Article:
Injury aside, there's nothing like catching a foul ball
Posted: Monday May 22, 2006 4:09PM; Updated: Monday May 22, 2006 4:46PM
Your chances of catching a foul ball increase dramatically if you attend a Marlins game.
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Imagine standing about 30 yards away from Alex Rodriguez, one of the hardest line-drive hitters in baseball. You're not wearing a glove, but A-Rod is there with his sable bat. An invisible pitcher throws a 92 mile per hour fastball that A-Rod rips directly at you with serious topspin. The ball bounces about five feet in front of A-Rod and picks up speed from the topspin, then bounces again about seven feet in front of you. You are under no obligation to catch the ball, except that maybe, you know, it might be kinda cool to catch a grounder from A-Rod.
But you don't have a glove and the topspin gives it a bad hop and the ball seems like it's going about 200 miles per hour and this whole thing happens in about 1.5 seconds.
Catching a foul ball just might be the ultimate in sports fan participation. Hockey became so dangerous that it added nets, increasing safety but subtracting the odds of snagging a loose puck. At an NBA game, the most you'll ever catch in the stands is a sweatband, maybe a towel, or maybe a player winking at his girlfriend or wife or both. At NFL games, fans can keep what they catch, but the NFL is so set against their game becoming interactive that they raise nets behind the goalposts to save loose balls.
A baseball foul ball is as good as it gets. They are completely unpredictable. They shoot off bats at angles not yet planned for, and this happens with an alarming frequency. That's why the ball finds Steve Bartman, or goes to the same fan twice in a row.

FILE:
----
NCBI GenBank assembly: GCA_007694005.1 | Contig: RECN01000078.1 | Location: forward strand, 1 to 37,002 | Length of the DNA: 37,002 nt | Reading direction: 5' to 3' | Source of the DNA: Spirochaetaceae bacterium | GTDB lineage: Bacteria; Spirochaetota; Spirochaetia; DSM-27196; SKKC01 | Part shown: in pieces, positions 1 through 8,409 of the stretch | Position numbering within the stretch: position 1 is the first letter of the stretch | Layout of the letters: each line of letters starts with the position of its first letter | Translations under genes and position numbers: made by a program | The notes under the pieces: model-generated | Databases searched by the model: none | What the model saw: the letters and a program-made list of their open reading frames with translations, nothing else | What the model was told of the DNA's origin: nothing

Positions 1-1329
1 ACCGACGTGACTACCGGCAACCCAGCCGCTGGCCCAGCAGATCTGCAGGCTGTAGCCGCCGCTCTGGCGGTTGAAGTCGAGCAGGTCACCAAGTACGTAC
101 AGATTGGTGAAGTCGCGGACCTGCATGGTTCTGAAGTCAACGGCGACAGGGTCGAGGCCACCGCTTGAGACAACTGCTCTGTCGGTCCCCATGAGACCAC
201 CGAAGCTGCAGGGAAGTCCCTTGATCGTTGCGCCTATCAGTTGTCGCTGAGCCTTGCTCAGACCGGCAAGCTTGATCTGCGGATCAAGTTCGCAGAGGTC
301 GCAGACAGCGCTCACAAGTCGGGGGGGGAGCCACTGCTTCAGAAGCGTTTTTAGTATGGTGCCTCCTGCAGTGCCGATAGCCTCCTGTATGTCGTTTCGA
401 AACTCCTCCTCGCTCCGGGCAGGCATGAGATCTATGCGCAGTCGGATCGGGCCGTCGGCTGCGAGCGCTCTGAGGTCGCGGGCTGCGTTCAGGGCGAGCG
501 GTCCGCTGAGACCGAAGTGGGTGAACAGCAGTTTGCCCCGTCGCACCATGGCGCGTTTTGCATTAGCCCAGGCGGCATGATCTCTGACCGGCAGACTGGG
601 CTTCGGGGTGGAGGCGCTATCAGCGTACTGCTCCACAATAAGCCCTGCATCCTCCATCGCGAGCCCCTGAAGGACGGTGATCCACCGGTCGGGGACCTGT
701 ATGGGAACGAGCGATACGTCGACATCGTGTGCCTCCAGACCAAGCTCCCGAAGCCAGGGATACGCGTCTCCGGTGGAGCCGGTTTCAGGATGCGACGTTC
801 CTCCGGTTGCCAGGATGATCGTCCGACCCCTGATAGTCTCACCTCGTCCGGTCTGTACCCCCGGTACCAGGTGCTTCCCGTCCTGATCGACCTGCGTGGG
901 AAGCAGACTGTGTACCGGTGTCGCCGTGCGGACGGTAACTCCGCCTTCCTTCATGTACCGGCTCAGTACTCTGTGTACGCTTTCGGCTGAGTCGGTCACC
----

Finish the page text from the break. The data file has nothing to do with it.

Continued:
Home run balls are a different topic altogether. A home run ball, while surprising, comes at you straight on. You might have time to think to yourself, "Oh, crap, this ball is coming directly at me," but you've still got the time to prepare. In Oakland on Saturday, Tyler Snyder snagged Barry Bonds' 714th home run. Tyler later said about Bonds, "I hate that guy." But that's the magic of the whole thing. You get a chance, you make the catch, no matter who hits the darn thing.
On Tuesday night, a friend who works for adidas invited me and my friend Sam to the Yankees/Rangers game at Yankee Stadium. Adidas has a luxury box there, and with that luxury box comes four front-row seats. I don't say "front-row seats" meaning they're close to the field or that they're in that section where the waitresses bring you paper menus and you can order nachos without ever standing up. When I say front row, I mean precisely that. You walk down through the field-level seats and all of a sudden you're right there, the vivid emerald grass slapping you in the face.
I've never been a Yankees fan, but I was so pumped about my chance to sit close that I bought a Yankees hat from a street vendor, just so Steinbrenner wouldn't see me on TV in my Braves hat and have me ejected, which I totally wouldn't put past him.